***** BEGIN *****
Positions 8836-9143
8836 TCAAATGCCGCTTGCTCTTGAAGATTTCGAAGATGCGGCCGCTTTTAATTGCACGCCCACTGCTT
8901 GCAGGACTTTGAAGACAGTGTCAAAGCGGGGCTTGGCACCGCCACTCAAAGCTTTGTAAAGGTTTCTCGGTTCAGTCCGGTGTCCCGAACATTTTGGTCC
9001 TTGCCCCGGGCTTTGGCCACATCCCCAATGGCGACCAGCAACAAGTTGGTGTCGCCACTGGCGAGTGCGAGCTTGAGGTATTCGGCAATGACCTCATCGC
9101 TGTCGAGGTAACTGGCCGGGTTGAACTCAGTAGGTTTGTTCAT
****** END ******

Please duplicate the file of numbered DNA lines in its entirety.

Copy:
Positions 8836-9143
8836 TCAAATGCCGCTTGCTCTTGAAGATTTCGAAGATGCGGCCGCTTTTAATTGCACGCCCACTGCTT
8901 GCAGGACTTTGAAGACAGTGTCAAAGCGGGGCTTGGCACCGCCACTCAAAGCTTTGTAAAGGTTTCTCGGTTCAGTCCGGTGTCCCGAACATTTTGGTCC
9001 TTGCCCCGGGCTTTGGCCACATCCCCAATGGCGACCAGCAACAAGTTGGTGTCGCCACTGGCGAGTGCGAGCTTGAGGTATTCGGCAATGACCTCATCGC
9101 TGTCGAGGTAACTGGCCGGGTTGAACTCAGTAGGTTTGTTCAT